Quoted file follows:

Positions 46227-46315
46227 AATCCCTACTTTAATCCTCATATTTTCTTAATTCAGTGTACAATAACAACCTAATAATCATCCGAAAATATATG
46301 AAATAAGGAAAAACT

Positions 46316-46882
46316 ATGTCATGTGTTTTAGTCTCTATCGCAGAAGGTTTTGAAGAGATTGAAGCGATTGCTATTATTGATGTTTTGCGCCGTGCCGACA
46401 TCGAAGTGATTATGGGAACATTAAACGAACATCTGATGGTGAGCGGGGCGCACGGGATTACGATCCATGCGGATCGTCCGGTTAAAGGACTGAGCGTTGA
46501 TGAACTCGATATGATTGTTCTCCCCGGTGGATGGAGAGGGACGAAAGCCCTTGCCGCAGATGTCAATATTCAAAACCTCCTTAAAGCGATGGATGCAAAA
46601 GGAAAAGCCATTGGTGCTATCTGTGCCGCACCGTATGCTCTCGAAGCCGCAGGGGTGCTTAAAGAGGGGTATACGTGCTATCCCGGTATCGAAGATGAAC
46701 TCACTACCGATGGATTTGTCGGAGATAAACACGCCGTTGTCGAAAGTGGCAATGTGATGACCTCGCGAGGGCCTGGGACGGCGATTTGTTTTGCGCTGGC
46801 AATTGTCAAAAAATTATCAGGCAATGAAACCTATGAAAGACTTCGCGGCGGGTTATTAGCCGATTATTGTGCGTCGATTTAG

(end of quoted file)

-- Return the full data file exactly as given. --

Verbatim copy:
Positions 46227-46315
46227 AATCCCTACTTTAATCCTCATATTTTCTTAATTCAGTGTACAATAACAACCTAATAATCATCCGAAAATATATG
46301 AAATAAGGAAAAACT

Positions 46316-46882
46316 ATGTCATGTGTTTTAGTCTCTATCGCAGAAGGTTTTGAAGAGATTGAAGCGATTGCTATTATTGATGTTTTGCGCCGTGCCGACA
46401 TCGAAGTGATTATGGGAACATTAAACGAACATCTGATGGTGAGCGGGGCGCACGGGATTACGATCCATGCGGATCGTCCGGTTAAAGGACTGAGCGTTGA
46501 TGAACTCGATATGATTGTTCTCCCCGGTGGATGGAGAGGGACGAAAGCCCTTGCCGCAGATGTCAATATTCAAAACCTCCTTAAAGCGATGGATGCAAAA
46601 GGAAAAGCCATTGGTGCTATCTGTGCCGCACCGTATGCTCTCGAAGCCGCAGGGGTGCTTAAAGAGGGGTATACGTGCTATCCCGGTATCGAAGATGAAC
46701 TCACTACCGATGGATTTGTCGGAGATAAACACGCCGTTGTCGAAAGTGGCAATGTGATGACCTCGCGAGGGCCTGGGACGGCGATTTGTTTTGCGCTGGC
46801 AATTGTCAAAAAATTATCAGGCAATGAAACCTATGAAAGACTTCGCGGCGGGTTATTAGCCGATTATTGTGCGTCGATTTAG